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Solomon G. Comstock House

Historical and Cultural Society of Clay County
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Comstock House

Comstock House, Moorhead, September 23, 2013. Photograph by Wikimedia Commons user McGhiever. CC BY-SA 3.0.

The Solomon G. Comstock House is a Queen Anne/Eastlake-style Victorian home that was built by one of the city of Moorhead’s first citizens, Solomon G. Comstock, in the years 1882–1883. It is a historic house museum and one of the twenty-six historic sites owned by the Minnesota Historical Society.

Solomon Comstock came to Moorhead with the Northern Pacific Railroad in 1871 as a track layer after his law career in Omaha, Nebraska, and St. Paul stalled. Within ten years of arriving he became the first Clay County Attorney, a Minnesota senator, owner of the Northwest Land Company, and a business associate of James J. Hill.

After two large floods in 1880 and 1881, Comstock decided to move out of the area by the Red River where the family first lived, the Points neighborhood. He planned to build a large house that would shelter his growing family at a safe distance from the flood waters as well as Moorhead’s rough saloon district. A plot in the Highlands addition of Moorhead fit all of these criteria.

Comstock chose a Minneapolis architecture firm, Kees & Fisk, to design the home. They used a combination of Queen Anne and Eastlake styles in the eleven-room structure. The property’s outbuildings included a carriage house and an ice house; the latter was demolished in the late 1950s. To support Fargo-Moorhead business, Comstock hired local contractors to complete the project.

Comstock was hands-on with the construction of the home, picking out the different types of wood that were used throughout the structure. He spared no expense. A clause in the contract with the builders required them to use the “best available materials” or risk replacement at the cost of the contractor.

The Comstocks were prominent Moorhead citizens, and their house hosted many people and community organizations from around Moorhead. Sarah Comstock, Solomon’s wife, was the first president of the Moorhead Public Library Board. Before the completion of the library building in 1906, board members conducted meetings around the Comstock family’s dining room table. The Moorhead Women’s Club, of which Sarah was a founding member, also met at the Comstock House.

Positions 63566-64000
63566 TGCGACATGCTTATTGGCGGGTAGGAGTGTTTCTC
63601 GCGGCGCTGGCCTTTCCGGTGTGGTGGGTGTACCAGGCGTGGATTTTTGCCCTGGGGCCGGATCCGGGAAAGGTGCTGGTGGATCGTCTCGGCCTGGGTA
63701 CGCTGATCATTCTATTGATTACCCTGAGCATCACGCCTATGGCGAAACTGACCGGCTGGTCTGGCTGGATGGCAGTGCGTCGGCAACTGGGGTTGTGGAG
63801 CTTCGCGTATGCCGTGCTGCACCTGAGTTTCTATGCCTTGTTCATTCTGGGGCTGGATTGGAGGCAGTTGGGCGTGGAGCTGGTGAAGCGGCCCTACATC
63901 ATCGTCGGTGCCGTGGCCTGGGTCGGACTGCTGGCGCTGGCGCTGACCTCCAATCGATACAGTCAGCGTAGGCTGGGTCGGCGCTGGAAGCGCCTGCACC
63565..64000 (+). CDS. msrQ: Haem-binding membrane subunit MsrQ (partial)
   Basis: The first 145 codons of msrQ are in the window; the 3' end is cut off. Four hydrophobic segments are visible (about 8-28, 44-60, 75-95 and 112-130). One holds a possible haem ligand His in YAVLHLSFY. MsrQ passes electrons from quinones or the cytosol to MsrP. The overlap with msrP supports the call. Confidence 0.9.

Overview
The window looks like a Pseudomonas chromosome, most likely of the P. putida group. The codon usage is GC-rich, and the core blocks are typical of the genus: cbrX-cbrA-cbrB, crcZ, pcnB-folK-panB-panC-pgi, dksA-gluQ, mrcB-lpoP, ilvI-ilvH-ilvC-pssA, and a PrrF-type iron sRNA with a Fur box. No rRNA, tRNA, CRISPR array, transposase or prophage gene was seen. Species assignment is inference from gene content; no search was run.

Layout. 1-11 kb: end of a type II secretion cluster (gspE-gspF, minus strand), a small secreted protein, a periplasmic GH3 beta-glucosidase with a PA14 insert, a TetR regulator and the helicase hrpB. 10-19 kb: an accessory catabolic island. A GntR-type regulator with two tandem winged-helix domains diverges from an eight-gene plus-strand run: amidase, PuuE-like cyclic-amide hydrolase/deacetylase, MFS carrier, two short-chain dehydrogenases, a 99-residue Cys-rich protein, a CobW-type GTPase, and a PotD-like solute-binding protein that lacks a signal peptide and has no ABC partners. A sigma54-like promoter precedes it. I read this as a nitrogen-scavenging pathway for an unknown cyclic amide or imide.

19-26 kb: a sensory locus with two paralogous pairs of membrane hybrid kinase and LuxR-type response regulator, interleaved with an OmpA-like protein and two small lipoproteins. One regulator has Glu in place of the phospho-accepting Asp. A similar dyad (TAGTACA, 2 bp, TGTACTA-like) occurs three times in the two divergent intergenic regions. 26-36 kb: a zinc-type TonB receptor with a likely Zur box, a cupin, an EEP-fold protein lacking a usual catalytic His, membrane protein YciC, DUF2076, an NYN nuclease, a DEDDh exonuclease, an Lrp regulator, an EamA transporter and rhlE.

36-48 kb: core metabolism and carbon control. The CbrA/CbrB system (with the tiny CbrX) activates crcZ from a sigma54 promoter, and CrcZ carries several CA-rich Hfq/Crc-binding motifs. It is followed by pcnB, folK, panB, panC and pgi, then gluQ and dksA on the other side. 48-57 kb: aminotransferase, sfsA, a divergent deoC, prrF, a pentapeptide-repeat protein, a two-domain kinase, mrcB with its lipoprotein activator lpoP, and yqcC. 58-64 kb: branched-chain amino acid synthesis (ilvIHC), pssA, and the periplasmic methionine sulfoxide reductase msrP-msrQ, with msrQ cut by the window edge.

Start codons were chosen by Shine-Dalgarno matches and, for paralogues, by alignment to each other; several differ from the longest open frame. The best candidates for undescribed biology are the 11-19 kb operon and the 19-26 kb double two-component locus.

The Comstock House stayed in family hands until 1965, when George Comstock and his wife Frances Frazier Comstock donated it to the Minnesota Historical Society (MNHS). In 1974 the house was added to the National Register of Historic Places. The Comstock House Historical Society was formed to help restore the home to its 1883 appearance. After six years of fundraising, the house opened for public tours in 1980.

The largest renovation project at the Comstock House began in 1988, when MNHS employee Kendra Dillard crested a furnishing plan. To carry it out, staff hired restorers to replace wallpaper, install new carpeting, and reupholster two chairs. Extensive research into the originals guided the effort; Dillard identified the chairs’ original upholstery and worked with a company in Boston to create and emboss an exact duplicate of the fabric.

In 2004 the City of Moorhead signed a contract with the Minnesota Historical Society to manage the day-to-day operations of the Comstock House. It did so until 2015, when the huse was closed to the public for a year during a lead paint remediation project. After the house reopened in 2016, the Historical and Cultural Society of Clay County took over management.

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Comstock House. National Register of Historic Places nomination form, reference number 74001011.

Comstock House collection, 1891–1981
Northwest Minnesota Historical Center, Livingston-Lord Library, Minnesota State University, Moorhead
Description: The Comstock House collection contains information on the history of the House, the Comstock House Historical Society, as well as oral histories with people who knew the Comstock family.

Dillard, Kendra. “Moorhead’s Comstock House: A Story of Restoration.” Minnesota History 56, no. 1 (Spring 1998): 18–33.

Loeffler, Robert. “Comstock House Tour Script.” Comstock House on-site archives, 1980.

–––— . “The Comstock House.” Red River Valley Historian, (Winter 1974–1975): 13–19.

Minnesota Historical Society. History: Comstock House.

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Turning Point

In 1965, George Comstock donates the Solomon G. Comstock House to the Minnesota Historical Society for use as a historic site.



Solomon Comstock arrives in Moorhead, Minnesota.


Comstock is elected to the Minnesota senate. He meets James J. Hill, who hires him to work for the Great Northern Railway platting towns along the railway.


Construction of the Comstock House begins.


Comstock House is finished in January.


Solomon Comstock dies.


Sarah Comstock dies; ownership of the house passes to Jessie Comstock.


Jessie Comstock dies; ownership of the house passes to George Comstock and his wife, Frances Frazier Comstock.


George Comstock donates the Comstock House to the Minnesota Historical Society (MNHS).


Comstock House is added the National Register of Historic Places.


The Comstock House opens for tours as a historic house museum.


MNHS assigns Kendra Dillard to the house project to develop a furnishing plan.


Longtime Comstock House site manager Bob Loeffler retires.


The City of Moorhead begins managing the Comstock House.


The Comstock House is closed for a lead remediation project.


The Comstock House reopens; the Historical and Cultural Society of Clay County takes over its management.